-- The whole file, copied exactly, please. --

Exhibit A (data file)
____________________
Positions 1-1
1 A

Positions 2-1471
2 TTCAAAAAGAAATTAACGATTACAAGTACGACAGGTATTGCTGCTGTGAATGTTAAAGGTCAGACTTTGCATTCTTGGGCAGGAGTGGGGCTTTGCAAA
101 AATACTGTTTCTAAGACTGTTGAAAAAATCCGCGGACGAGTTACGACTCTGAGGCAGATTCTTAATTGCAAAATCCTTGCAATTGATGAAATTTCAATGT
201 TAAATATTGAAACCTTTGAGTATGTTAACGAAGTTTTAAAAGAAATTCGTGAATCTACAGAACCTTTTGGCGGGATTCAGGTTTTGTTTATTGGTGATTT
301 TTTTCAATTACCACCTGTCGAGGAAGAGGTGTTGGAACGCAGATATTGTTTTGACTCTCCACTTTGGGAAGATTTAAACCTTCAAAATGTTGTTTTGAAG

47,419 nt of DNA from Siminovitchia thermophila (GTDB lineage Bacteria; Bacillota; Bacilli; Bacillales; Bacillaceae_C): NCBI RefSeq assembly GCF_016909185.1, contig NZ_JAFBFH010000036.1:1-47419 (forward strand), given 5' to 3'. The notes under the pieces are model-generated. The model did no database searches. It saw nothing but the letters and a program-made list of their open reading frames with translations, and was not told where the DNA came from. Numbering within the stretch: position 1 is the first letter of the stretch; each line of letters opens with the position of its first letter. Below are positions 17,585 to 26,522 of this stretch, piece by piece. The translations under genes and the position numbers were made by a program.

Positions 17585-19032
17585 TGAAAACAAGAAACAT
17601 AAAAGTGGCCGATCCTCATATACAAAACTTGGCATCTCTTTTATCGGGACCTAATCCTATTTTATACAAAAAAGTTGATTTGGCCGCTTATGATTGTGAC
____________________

Positions 1-1
1 A

Positions 2-1471
2 TTCAAAAAGAAATTAACGATTACAAGTACGACAGGTATTGCTGCTGTGAATGTTAAAGGTCAGACTTTGCATTCTTGGGCAGGAGTGGGGCTTTGCAAA
101 AATACTGTTTCTAAGACTGTTGAAAAAATCCGCGGACGAGTTACGACTCTGAGGCAGATTCTTAATTGCAAAATCCTTGCAATTGATGAAATTTCAATGT
201 TAAATATTGAAACCTTTGAGTATGTTAACGAAGTTTTAAAAGAAATTCGTGAATCTACAGAACCTTTTGGCGGGATTCAGGTTTTGTTTATTGGTGATTT
301 TTTTCAATTACCACCTGTCGAGGAAGAGGTGTTGGAACGCAGATATTGTTTTGACTCTCCACTTTGGGAAGATTTAAACCTTCAAAATGTTGTTTTGAAG

47,419 nt of DNA from Siminovitchia thermophila (GTDB lineage Bacteria; Bacillota; Bacilli; Bacillales; Bacillaceae_C): NCBI RefSeq assembly GCF_016909185.1, contig NZ_JAFBFH010000036.1:1-47419 (forward strand), given 5' to 3'. The notes under the pieces are model-generated. The model did no database searches. It saw nothing but the letters and a program-made list of their open reading frames with translations, and was not told where the DNA came from. Numbering within the stretch: position 1 is the first letter of the stretch; each line of letters opens with the position of its first letter. Below are positions 17,585 to 26,522 of this stretch, piece by piece. The translations under genes and the position numbers were made by a program.

Positions 17585-19032
17585 TGAAAACAAGAAACAT
17601 AAAAGTGGCCGATCCTCATATACAAAACTTGGCATCTCTTTTATCGGGACCTAATCCTATTTTATACAAAAAAGTTGATTTGGCCGCTTATGATTGTGAC